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Monday, March 7, 2022


Chevy convertible--vintage 1952 is popular with taxi drivers

The U.S. government announced Thursday that it would resume limited processing of immigrant visas in Havana more than four years after halting that service and removing most diplomats from Cuba over suspicions they had been targeted for mysterious attacks. 

The Havana embassy’s charge d’affaires, Timothy Zuniga-Brown, announced that the consulate would soon begin processing some immigrant visas for which documentation already is complete, though he did not give a date. Most visas will continue to be processed in Guyana on the South American mainland — a costly and difficult journey away for most Cubans. 

Zuniga-Brown said the U.S. is interested in “safe and legal” immigration, particularly for family reunification cases, which had been complicated by the withdrawal of diplomats. Cuba last year saw a surge in unauthorized migration attempts fueled in part by an economic crisis that was exacerbated by the pandemic, increased U.S. sanctions and cuts in aid from Venezuela.—from The Associated Press, Havana.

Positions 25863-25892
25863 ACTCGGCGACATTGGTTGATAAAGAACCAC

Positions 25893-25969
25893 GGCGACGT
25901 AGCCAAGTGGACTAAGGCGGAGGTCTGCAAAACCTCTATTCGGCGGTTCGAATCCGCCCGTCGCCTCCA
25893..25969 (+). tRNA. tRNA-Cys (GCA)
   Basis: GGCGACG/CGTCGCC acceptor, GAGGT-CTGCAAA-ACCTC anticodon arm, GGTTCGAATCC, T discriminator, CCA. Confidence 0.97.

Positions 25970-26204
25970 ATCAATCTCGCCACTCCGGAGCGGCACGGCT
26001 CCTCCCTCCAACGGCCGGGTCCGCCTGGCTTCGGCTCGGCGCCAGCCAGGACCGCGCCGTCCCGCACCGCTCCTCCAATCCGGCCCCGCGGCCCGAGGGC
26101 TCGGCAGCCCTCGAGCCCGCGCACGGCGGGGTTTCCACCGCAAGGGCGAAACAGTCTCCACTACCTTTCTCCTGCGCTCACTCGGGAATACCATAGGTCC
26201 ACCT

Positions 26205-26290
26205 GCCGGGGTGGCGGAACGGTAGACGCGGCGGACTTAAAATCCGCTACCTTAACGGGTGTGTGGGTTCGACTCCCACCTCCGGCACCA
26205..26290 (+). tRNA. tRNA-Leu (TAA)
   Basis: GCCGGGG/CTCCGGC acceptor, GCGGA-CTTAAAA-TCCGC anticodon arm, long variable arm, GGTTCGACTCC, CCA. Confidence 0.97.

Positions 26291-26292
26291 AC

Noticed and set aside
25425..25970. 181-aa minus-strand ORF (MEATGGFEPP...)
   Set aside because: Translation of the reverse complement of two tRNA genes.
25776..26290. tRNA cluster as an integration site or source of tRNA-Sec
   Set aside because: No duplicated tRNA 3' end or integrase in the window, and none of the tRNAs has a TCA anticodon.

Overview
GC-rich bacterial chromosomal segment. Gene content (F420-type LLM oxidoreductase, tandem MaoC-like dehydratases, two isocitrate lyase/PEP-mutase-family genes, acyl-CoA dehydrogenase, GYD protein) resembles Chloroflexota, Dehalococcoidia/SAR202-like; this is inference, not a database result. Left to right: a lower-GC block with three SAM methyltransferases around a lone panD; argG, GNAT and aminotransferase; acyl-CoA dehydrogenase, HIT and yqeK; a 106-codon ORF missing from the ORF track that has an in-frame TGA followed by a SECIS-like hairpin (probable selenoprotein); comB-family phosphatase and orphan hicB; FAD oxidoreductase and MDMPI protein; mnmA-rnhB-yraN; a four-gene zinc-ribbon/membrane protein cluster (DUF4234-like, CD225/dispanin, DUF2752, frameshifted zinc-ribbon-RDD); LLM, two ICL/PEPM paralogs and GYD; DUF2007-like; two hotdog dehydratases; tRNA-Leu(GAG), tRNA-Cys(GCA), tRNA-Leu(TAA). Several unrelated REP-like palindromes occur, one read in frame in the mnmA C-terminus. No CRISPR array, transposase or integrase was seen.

The internationally famous Sloppy Joe's Bar in Havana.  Reminds us to mention Alec Guinness in the 1950s film "Our Man in Havana" adapted from a Graham Greene novel.

Plenty of beach, cervezas and pretty girls with year around weather much like Puerto Vallarta, Mexico.

Home in Trinidad, Cuba, April, 2015 image by Michael Shess

Easily the best hotel on the island--circa 1932--Nacional de Cuba in Havana.

Cienfuegos, Cuba image by Michael Shess

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